Although women make up about half of the world's population, they are woefully under-represented in STEM (Science, Technology, Engineering and Mathematics) occupations.
This and other issues are covered in a new E-Book from IEEE-USA. Women in Engineering � Book 1 (Volume 1): Inspire and Close the Gender Gap is the first in a series of E-Books on women engineers.
The reasons why more young girls are not pursuing STEM careers continues to be complex, varied and best appreciated when studied from multiple vantage points. Nita Patel, the book's author and IEEE Women in Engineering International chair, says �a few key themes � public stereotypes, inherent biases and lack of role models � emerge.�
Women's participation in the workforce has increased significantly over the past few decades, and they now earn more college degrees than men. And while the demand for STEM-educated professionals has grown more than four times the rate of the U.S. labor force as a whole, women, for example, make up only about 11 percent of the world's electrical engineers and 18 percent of computer scientists.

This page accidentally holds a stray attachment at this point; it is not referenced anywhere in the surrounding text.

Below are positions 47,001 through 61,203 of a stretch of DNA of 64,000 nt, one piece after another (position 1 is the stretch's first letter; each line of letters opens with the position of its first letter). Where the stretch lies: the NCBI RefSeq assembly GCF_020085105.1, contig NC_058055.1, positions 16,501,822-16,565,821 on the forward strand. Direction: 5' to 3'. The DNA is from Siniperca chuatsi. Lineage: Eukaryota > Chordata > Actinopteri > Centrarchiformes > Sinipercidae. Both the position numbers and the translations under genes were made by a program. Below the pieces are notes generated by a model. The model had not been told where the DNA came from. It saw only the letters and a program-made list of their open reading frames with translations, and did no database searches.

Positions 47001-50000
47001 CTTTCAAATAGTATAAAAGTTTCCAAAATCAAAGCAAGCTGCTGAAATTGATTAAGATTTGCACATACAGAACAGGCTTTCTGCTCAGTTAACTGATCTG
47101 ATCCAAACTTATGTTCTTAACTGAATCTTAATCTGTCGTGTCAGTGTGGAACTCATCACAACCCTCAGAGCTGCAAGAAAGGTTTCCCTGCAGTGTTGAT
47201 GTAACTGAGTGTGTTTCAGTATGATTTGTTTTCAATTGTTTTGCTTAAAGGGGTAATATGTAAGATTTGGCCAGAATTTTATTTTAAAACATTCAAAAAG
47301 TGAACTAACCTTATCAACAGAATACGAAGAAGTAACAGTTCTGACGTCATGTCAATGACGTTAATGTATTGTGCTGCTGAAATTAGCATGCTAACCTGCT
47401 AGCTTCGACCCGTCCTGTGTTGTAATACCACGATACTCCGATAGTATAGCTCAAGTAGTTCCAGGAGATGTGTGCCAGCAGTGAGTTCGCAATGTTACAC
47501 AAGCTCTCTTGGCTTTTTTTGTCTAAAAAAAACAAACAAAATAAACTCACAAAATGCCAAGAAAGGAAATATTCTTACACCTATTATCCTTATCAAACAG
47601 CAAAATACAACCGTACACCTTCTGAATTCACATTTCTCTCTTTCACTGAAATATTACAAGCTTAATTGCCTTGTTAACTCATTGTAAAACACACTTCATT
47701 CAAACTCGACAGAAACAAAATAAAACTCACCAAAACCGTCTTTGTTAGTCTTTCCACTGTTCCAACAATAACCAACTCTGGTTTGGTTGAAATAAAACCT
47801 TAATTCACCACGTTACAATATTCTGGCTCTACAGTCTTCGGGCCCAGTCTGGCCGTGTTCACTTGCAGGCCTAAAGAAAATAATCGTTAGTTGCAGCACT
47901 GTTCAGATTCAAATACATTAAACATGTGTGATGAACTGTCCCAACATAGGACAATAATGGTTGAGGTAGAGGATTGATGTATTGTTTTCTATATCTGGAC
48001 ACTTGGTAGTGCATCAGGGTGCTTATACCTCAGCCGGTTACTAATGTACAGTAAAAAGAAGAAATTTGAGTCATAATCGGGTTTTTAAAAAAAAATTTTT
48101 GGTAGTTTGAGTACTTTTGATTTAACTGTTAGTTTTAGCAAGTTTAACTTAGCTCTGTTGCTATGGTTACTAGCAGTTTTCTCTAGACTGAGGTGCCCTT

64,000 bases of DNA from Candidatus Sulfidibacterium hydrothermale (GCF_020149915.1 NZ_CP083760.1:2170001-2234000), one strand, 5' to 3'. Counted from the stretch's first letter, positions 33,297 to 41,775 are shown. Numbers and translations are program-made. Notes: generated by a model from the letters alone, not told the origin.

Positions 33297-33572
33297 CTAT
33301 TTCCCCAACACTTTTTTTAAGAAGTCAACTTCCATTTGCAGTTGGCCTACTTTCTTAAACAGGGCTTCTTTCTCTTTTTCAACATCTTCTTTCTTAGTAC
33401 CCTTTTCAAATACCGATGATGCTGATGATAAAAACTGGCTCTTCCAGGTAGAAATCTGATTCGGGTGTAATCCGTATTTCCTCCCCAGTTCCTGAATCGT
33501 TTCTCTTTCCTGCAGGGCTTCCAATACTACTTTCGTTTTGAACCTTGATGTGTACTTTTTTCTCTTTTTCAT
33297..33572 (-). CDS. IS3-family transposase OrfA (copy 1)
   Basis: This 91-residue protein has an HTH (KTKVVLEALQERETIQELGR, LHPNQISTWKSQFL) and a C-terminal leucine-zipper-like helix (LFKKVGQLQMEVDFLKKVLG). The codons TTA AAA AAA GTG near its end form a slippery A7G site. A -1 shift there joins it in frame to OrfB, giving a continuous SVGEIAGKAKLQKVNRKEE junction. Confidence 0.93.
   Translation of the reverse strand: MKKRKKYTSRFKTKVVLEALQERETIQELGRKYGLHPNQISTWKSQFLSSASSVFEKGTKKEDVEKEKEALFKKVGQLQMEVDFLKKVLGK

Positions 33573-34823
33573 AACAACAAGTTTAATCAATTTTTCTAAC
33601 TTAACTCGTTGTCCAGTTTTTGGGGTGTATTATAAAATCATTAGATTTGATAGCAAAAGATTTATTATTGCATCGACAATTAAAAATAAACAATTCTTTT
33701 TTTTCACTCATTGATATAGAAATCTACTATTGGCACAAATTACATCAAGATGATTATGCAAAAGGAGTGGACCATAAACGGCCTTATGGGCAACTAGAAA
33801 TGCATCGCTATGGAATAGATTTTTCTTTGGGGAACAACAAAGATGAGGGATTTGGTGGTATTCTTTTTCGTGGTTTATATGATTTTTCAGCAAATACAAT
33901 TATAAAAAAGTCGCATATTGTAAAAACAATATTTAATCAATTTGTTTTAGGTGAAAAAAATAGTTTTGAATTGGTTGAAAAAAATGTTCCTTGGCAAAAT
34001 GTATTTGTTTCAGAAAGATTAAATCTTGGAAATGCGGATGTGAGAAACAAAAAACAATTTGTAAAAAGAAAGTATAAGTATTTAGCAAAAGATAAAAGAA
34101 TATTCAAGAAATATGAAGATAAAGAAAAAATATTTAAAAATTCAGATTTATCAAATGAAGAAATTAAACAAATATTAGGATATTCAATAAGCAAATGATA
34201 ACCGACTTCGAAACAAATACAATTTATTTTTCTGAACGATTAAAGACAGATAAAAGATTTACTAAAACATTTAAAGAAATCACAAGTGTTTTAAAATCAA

Moreover, less than 24 percent of senior managers globally are female, a figure that is even less in technology companies. The Wall Street Journal recently reported that only 3 percent of all firms going public in the past year had women CEOs.
�Although there are no magic elixirs, developing one-on-one mentoring relationships, providing female role models, and increasing the awareness of inaccurate biases and stereotypes can make a difference,� Patel says. �We need more women in leadership roles.�
IEEE Women in Engineering is taking several steps to inspire young girls to pursue STEM careers and to engage women graduating with STEM degrees.
The IEEE Women in Engineering International Leadership Conference (www.ieee-wie-ilc.org), in San Francisco on 2-3 May, is, according to Patel, �one way to provide inspirational role models and develop leaders who can truly change the world through their leadership.�
Women in Engineering � Book 1 (Volume 1): Inspire and Close the Gender Gap is $7.99 for IEEE members and $9.99 for nonmembers. See http://bit.ly/NPEJ9K.